Decellularization is a process that strips all the cells from tissue leaving behind the extracellular matrix and its chemical guides. If suitably repopulated with new cells from a patient, the optimal result is living and fully functional tissue matched for transplantation without the possibility of immune rejection. This approach is a stepping stone on the way to generating new complex tissues from scratch, a way to work around the fact that the research community cannot yet produce artificial scaffolds of sufficient complexity and quality to match the natural extracellular matrix structure present in organs. Most work on decellularization to date has involved internal organs such as hearts, livers, and lungs, but there is no reason why it cannot be applied to a limb, as is the case here:
Researchers have used an experimental approach previously used to build bioartificial organs to engineer rat forelimbs with functioning vascular and muscle tissue. They also provided evidence that the same approach could be applied to the limbs of primates. "The composite nature of our limbs makes building a functional biological replacement particularly challenging. Limbs contain muscles, bone, cartilage, blood vessels, tendons, ligaments and nerves - each of which has to be rebuilt and requires a specific supporting structure called the matrix. We have shown that we can maintain the matrix of all of these tissues in their natural relationships to each other, that we can culture the entire construct over prolonged periods of time, and that we can repopulate the vascular system and musculature."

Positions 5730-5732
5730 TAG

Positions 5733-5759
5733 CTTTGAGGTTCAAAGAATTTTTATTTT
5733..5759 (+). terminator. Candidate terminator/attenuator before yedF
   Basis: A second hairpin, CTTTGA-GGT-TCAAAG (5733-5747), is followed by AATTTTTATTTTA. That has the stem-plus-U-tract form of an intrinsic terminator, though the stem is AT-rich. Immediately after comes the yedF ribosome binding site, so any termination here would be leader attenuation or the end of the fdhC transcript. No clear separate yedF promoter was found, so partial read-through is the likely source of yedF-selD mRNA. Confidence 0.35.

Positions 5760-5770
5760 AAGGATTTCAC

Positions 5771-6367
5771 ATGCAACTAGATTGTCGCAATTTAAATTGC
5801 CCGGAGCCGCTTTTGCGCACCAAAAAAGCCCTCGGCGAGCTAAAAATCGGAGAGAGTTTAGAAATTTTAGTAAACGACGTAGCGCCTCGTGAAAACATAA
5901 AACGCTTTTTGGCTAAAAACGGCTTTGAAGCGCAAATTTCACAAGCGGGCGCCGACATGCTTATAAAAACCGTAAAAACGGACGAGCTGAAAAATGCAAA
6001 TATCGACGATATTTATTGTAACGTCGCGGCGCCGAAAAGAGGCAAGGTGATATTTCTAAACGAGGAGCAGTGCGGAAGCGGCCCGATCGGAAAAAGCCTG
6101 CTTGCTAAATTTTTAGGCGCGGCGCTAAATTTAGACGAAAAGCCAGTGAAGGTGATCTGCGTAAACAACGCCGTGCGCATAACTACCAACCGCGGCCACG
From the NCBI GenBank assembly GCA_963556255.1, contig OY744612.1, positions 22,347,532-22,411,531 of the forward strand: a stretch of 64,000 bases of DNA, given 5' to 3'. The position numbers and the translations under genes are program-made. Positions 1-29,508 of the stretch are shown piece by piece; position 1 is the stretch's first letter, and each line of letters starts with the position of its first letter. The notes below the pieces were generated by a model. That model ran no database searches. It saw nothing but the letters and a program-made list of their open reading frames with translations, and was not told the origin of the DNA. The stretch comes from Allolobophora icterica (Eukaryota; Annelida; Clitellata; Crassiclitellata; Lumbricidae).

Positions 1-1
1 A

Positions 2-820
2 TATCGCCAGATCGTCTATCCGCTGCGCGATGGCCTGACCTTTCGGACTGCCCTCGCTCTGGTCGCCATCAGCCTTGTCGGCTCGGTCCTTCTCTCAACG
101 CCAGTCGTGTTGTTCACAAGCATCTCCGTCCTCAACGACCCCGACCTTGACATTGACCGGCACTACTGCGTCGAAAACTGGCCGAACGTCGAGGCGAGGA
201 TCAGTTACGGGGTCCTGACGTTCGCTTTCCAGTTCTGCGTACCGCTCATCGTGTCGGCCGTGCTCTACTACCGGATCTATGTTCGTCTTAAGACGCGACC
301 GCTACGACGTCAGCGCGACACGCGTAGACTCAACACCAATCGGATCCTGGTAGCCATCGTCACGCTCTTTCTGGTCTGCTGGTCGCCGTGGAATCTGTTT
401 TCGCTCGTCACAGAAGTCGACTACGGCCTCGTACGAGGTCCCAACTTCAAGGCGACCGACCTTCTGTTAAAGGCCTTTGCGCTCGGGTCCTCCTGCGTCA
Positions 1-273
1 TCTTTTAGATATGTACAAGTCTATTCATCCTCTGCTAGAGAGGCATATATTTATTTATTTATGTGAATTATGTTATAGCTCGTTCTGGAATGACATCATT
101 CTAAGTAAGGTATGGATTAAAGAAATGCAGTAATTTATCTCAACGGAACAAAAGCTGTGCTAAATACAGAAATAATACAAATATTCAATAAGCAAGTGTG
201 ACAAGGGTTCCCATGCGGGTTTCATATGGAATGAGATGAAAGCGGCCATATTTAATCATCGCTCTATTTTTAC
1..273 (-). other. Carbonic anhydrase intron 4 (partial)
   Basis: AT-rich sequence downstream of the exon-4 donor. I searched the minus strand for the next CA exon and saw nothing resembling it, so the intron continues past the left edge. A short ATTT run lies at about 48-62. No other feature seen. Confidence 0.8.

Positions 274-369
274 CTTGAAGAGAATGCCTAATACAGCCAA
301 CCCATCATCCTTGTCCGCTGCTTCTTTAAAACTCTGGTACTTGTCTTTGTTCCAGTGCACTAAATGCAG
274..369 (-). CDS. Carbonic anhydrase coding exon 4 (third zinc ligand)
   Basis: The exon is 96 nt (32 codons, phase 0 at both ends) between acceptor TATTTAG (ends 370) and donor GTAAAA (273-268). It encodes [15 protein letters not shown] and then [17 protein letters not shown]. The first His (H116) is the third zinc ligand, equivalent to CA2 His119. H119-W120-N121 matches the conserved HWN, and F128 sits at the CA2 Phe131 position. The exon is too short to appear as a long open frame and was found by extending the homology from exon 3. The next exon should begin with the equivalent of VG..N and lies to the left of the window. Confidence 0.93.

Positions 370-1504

The same decellularization process used in whole-organ studies - perfusing a detergent solution through the vascular system - was used to strip all cellular materials from forelimbs removed from deceased rats in a way that preserved the primary vasculature and nerve matrix. After thorough removal of cellular debris - a process that took a week - what remained was the cell-free matrix that provides structure to all of a limb's composite tissues. At the same time, populations of muscle and vascular cells were being grown in culture.
The research team then cultured the forelimb matrix in a bioreactor, within which vascular cells were injected into the limb's main artery to regenerate veins and arteries. Muscle progenitors were injected directly into the matrix sheaths that define the position of each muscle. After five days in culture, electrical stimulation was applied to the potential limb graft to further promote muscle formation, and after two weeks, the grafts were removed from the bioreactor. Analysis of the bioartificial limbs confirmed the presence of vascular cells along blood vessel walls and muscle cells aligned into appropriate fibers throughout the muscle matrix.
Functional testing of the isolated limbs showed that electrical stimulation of muscle fibers caused them to contract with a strength 80 percent of what would be seen in newborn animals. The vascular systems of bioengineered forelimbs transplanted into recipient animals quickly filled with blood which continued to circulate, and electrical stimulation of muscles within transplanted grafts flexed the wrists and digital joints of the animals' paws. The research team also successfully decellularized baboon forearms to confirm the feasibility of using this approach on the scale that would be required for human patients.